Don Knotts’ 1st Big TV Role Was on This Soap Opera: ‘The Only Serious Role I Ever Played Professionally’
The comedian and actor took his first official bow on a major soap opera.
Don Knotts practically created the role of Deputy Barney Fife
Daniel de Visé, author of 2015’s Andy and Don: The Making of a Friendship and a Classic American TV Show revealed that the two men met while working together on Broadway in a 1955 production of No Time for Sergeants.
In 1960, Knotts saw his old friend once again, on television this time, on the Danny Thomas sitcom The Danny Thomas Show. It was on that series that The Andy Griffith Show pilot was aired and where the country was introduced to Andy, Mayberry, and eventually Don Knotts.
De Visé wrote, “As Don beheld Andy on [television], ‘the wheels in my brain began to whirl,’ Don recalled. The part of Sheriff Andy Taylor seemed perfect for Andy. A show like that would be honey to the sponsors, with all its homespun charm. And Don wondered if there might be a place for him in Mayberry.
“A part on Andy’s new show just might rekindle Don’s career—and revive his old friendship with Andy. Don had always hoped he and Andy might work together again someday. Then, he placed a call to New York [and] told Andy how much he’d enjoyed the pilot. Then he asked, ‘Listen, don’t you think Sheriff Andy Taylor ought to have a deputy?’”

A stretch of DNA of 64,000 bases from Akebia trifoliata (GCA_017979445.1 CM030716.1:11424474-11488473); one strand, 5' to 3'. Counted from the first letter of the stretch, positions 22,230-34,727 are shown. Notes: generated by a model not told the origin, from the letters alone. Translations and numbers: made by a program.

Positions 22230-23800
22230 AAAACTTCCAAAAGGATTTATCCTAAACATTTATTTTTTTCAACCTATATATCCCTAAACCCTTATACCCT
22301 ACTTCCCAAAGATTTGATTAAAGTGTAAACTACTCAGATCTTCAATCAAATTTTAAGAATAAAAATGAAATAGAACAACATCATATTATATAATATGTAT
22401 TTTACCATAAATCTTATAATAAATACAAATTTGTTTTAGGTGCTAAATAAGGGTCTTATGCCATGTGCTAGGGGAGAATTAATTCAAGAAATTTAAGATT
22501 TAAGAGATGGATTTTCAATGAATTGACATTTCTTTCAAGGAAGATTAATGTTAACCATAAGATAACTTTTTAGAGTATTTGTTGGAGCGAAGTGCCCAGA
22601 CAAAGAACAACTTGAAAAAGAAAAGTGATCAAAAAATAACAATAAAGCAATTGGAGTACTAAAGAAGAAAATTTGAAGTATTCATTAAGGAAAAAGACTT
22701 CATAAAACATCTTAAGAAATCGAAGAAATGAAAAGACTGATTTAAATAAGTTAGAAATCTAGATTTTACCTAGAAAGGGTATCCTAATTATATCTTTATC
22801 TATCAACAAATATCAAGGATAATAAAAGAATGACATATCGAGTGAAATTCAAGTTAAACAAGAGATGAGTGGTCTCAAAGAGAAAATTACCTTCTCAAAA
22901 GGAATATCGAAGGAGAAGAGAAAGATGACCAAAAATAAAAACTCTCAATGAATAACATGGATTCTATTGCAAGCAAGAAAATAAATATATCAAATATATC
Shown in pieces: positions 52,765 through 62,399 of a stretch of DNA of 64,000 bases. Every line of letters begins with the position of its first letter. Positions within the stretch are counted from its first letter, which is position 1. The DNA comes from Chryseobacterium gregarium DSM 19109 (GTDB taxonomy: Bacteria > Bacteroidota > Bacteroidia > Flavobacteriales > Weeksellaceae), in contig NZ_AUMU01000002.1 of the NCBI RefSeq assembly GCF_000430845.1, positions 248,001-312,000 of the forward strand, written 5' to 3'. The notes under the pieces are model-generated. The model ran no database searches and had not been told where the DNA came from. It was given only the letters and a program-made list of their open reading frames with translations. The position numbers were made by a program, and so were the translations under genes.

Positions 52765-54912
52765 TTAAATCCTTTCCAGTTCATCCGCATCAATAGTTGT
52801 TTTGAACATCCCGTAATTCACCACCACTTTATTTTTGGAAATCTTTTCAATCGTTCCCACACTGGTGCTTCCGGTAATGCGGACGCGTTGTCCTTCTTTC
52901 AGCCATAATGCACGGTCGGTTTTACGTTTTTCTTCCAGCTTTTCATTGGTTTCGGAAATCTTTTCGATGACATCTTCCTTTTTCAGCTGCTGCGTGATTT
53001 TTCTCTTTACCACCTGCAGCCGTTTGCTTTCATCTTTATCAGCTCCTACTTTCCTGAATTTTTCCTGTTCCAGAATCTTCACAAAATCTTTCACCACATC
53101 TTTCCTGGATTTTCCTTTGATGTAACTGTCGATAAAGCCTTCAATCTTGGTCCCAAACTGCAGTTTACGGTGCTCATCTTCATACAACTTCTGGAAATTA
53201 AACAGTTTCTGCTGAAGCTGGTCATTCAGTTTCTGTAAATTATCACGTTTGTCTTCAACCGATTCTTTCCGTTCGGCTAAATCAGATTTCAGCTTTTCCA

Knotts kept busy after ‘The Andy Griffith Show’
Knotts will forever be linked to The Andy Griffith Show, of course, and to his later comic role as man-about-town Mr. Furley on Three’s Company.
After he left the Griffith Show in 1965, he also dabbled in a movie career, making the fun-for-all-ages films The Incredible Mr. Limpet, which strikingly presented live action with animation, as well as The Ghost and Mr. Chicken.
But Knotts’ first role on television wasn’t comic or wacky or outlandish. It was on the soap opera Search for Tomorrow from 1953-54. While he didn’t say much on the soap, he was certainly seen.
How he got cast on his ‘only’ serious role
A producer of the live-broadcast soap approached Knotts at that time as the actor explained to the Archive of American Television in 1999.
“One day he sold a soap opera to CBS called Search for Tomorrow,” Knotts said. “And one day he said to me, ‘I think there’s a part on this soap I’d like you to do.’
“It was interesting that when they first started doing TV soaps, they were 15 minutes, because that’s what they were on radio. My character’s name was Peterson, Wilbur Peterson. He was the only serious role I ever played professionally. Haven’t played one since,” he added.
He revealed that the soap role of Wilbur was a “neurotic guy who wouldn’t talk.” Wilbur, Knotts said, would only speak to one person, his sister.
The comedian also touched on the unpredictability of live television.
“Live TV was tough,” he said. “It was hard because in the theater you’re well-rehearsed, you’re prepared. But for live TV, you’re never quite prepared, you didn’t get enough time.”